Residential consumers of Kentucky Power, one of the utilities affected by the rule, saw their electric bills increase by 78 percent – from 9 cents per kilowatt hour to 16 cents per kilowatt hour between 2011 and 2022 because of the shutdown of the company’s Big Sandy coal-fired power plant and its conversion to natural gas. Further, residential customers of Louisville Gas & Electric (LG&E) saw their electric bills go up by 33 percent over the same period – from just over 9 cents per kilowatt hour to just over 12 cents per kilowatt hour. Kentucky’s national rank among states for the lowest cost of power rose from 4th to 18th. The rise of electric bills for Kentuckians occurred as approximately 6000 megawatts of coal-fired capacity shut down in the state over the past decade, which is enough electric generating capacity to provide electricity to every home in Kentucky for three years. More and more Kentucky families are facing energy poverty – forced to choose between food and paying their electric bills. And, Kentuckians are not alone in that regard as average electricity prices across the nation have increased by almost 30 percent between 2011 and 2021. Biden is keeping his promise to close coal plants “across America.”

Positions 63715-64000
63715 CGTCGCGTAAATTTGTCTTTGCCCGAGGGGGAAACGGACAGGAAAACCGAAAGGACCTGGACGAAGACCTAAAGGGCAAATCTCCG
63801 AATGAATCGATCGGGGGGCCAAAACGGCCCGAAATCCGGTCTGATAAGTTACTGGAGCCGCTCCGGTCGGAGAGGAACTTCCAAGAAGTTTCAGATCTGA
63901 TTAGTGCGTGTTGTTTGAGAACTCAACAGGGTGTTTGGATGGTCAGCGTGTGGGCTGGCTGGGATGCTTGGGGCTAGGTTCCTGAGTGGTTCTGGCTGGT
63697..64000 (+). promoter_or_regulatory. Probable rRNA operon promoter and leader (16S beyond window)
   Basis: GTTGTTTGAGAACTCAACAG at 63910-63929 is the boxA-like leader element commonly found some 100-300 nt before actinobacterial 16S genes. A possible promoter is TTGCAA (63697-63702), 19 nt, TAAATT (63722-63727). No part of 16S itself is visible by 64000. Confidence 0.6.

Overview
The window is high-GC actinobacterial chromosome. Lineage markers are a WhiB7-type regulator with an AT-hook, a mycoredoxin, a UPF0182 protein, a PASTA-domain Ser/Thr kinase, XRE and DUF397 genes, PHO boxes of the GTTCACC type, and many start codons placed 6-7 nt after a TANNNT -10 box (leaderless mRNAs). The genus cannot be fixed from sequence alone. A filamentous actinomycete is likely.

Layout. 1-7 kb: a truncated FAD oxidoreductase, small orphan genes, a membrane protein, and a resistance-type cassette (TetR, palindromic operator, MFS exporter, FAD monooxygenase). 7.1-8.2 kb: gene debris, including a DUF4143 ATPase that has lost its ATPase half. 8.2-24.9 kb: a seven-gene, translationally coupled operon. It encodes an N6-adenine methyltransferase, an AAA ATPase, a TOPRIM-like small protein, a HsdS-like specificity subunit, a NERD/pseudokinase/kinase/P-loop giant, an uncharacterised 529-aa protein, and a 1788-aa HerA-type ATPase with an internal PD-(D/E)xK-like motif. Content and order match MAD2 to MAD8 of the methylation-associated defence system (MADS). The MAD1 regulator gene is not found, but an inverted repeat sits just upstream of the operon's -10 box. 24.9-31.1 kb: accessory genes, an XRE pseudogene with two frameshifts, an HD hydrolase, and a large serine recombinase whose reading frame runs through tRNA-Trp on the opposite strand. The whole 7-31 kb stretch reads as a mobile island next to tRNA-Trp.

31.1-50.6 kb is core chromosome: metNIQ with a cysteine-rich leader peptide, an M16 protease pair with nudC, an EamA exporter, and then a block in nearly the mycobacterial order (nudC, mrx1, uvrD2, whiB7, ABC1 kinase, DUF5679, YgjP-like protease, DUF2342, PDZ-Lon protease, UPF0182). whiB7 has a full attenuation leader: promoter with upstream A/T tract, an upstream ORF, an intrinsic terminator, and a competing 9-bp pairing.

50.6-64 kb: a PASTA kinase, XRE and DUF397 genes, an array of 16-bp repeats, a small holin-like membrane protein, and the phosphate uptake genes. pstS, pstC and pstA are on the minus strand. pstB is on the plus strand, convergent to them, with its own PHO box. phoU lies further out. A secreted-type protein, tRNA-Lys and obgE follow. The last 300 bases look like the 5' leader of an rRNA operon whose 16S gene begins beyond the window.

Further increasing the problem is that utilities are closing down coal-fired capacity faster than the replacements of wind, solar and battery storage are being built and brought online. And, the power companies have largely shifted from long-term supply contracts for coal, which can be stored at the power plant until needed, to buying coal at spot prices, which prevents the coal companies from generating a regular amount of coal power. As a result, there are fewer coal mines operating, fewer coal miners working and higher prices for the coal that is produced since they have to generate power at low capacity factors.
Meanwhile, renewables are not producing at the very times when the electricity is most needed – such as during the recent cold snap in December, when power companies were forced to issue warnings for blackouts, brownouts and shortages, pushing customers to reduce usage just as the need for power was greatest.
The Biden administration is ruining the U.S. generating sector by issuing rules that will close coal plants or make them more expensive by forcing additional pollution control equipment on them. The result is higher electricity prices for consumers and a less reliable electric grid as wind and solar power operate only when the wind is blowing and the sun is shining. Further, the coal closures are occurring at a faster rate than wind and solar technologies can be brought online. Europe’s experience with this approach has led to a “deindustrialization” that is growing.
Senator Joe Manchin called the “good neighbor” regulation “reckless” and said it threatens the reliability of the electric grid. He wrote to EPA Administrator Regan, asking him to postpone the action. Clearly, this regulation will further raise prices on Americans, slow economic growth and threaten jobs, although this appears to be official government policy.